Participants celebrate at the March 27 open house for the Infinity Center, a sister company to Spurling Fitness in Kennebunk. Cutting the ribbon for the new space on Alewive Park Road were, from left, Becky Jacobs of Kennebunk Savings Bank, also a Spurling Fitness member; Trent Dubois, Spurling Fitness coach; Beth Goodwin and Nikki Langstaff from Saco Bay Physical Therapy; owner Doug Spurling, Melanie Smith, Spurling Fitness coach; and Kennebunk-Kennebunkport-Arundel Chamber of Commerce director Laura Dolce, also a Spurling Fitness client. Courtesy photo

KENNEBUNK – When the coronavirus hit back in the early months of 2020, Doug Spurling was already planning a new venture – a space, he said, with community in mind.

The construction project had already been outlined and the financing was in order for the new space, he said. So, it advanced, as planned, with few bumps, and the result  – the Infinity Center – opened officially at 1 Alewive Park Road two weeks ago.

Infinity Center is a 5,300-square-foot addition to the Spurling Fitness building but is intentionally branded as a sister to the fitness location, the owner said.

Spurling began Spurling Fitness in 2012 on Water Street and moved to Alewive Park Road in 2015, and is involved in the community.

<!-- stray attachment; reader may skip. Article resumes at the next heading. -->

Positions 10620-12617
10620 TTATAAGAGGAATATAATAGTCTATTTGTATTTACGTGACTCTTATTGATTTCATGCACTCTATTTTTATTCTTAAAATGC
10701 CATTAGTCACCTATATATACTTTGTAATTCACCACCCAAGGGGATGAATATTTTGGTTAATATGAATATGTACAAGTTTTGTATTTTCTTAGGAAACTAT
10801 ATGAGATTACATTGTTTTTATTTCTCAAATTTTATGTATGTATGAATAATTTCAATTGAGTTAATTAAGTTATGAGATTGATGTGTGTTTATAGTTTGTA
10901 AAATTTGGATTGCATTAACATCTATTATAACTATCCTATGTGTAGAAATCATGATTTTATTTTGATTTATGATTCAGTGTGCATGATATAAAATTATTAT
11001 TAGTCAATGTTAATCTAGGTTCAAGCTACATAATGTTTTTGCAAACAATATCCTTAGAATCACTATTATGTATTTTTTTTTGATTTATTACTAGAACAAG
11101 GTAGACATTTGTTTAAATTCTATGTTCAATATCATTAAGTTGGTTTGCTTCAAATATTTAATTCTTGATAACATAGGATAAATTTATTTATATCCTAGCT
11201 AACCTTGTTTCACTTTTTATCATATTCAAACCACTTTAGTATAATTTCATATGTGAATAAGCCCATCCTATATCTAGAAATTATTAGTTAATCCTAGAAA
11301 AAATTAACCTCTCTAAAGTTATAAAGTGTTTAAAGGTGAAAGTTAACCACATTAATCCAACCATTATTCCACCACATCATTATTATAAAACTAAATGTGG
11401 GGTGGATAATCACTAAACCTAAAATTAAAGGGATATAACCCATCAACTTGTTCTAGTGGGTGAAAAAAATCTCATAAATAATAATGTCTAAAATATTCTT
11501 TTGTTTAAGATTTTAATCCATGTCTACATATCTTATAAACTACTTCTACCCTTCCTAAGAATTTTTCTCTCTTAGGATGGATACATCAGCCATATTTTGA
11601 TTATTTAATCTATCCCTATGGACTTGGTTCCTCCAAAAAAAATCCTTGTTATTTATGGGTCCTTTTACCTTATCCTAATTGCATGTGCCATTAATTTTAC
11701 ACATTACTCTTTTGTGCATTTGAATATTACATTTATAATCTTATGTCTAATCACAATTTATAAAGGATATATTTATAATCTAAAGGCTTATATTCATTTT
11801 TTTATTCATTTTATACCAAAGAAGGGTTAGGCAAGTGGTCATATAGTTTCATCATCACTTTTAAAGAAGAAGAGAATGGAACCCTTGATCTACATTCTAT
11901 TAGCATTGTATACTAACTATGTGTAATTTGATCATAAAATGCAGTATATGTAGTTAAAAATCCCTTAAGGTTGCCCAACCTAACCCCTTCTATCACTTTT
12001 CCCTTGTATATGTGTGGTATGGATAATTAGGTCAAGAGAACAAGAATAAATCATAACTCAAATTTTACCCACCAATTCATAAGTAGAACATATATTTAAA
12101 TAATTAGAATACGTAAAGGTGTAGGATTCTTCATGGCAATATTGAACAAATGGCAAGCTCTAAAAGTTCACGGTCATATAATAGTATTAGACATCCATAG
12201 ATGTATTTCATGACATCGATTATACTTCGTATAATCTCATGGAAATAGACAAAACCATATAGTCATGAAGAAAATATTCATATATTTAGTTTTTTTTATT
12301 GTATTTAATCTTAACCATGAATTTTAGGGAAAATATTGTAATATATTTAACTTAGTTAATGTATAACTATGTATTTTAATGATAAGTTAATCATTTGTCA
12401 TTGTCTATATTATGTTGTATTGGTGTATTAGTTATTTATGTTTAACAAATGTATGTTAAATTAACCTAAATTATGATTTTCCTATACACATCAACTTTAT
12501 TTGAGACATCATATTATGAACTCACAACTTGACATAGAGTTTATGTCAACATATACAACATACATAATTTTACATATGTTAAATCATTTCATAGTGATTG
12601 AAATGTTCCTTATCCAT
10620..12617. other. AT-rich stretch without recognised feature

“I’m the vice president of the Chamber of Commerce and keep a pretty tight pulse on the local business community, as well as consult for over 100 gyms across the world, not only in the U.S., but Canada and the U.K.,” said Spurling.

The Infinity Center, a sister company to Spurling Fitness, recently opened at 1 Alewive Park Road in Kennebunk and offers community rental space as well as a suite of offices and maker spaces. Courtesy photo

On March 27, there were lots of folks on hand to kick off the morning open house with a ribbon-cutting ceremony led by Laura Dolce, executive director of the Kennebunk-Kennebunkport-Arundel Chamber of Commerce, said chamber events and marketing manager Laura Snyder Smith.

There are seven suites in the Infinity Center.

“We created a large community space where we could help people in other ways aside from just fitness,” said Spurling of the Infinity Center. “We want to have art shows and makers markets, bring in subject matter experts to run workshops and programs, and once it’s normal again, have social gatherings and parties.”

Spurling said he hopes the center attracts service-based businesses – and some already have moved in, including Saco Bay Orthopaedic & Sports Physical Therapy and Athlete’s Touch massage therapists, with room for more.

The creative corner has space for artists, designers and others.

The community room is available for rent – for classes, organizations or events like wedding or baby showers or similar events.

Spurling said expanding in the pandemic did produce a few issues, but not a lot – there were material delays and occasionally a worker had to quarantine, but otherwise was OK.

“Now, opening a community space in this “new world” certainly has its challenges, but ultimately this is such a long game move for us in in the community, we have plenty of patience with it,” said Spurling. “Plus, we think once things stabilize, and it looks like they are starting to, we know that people are going to want to gather, people are sick of Zooms, and they want to be face-to-face.”

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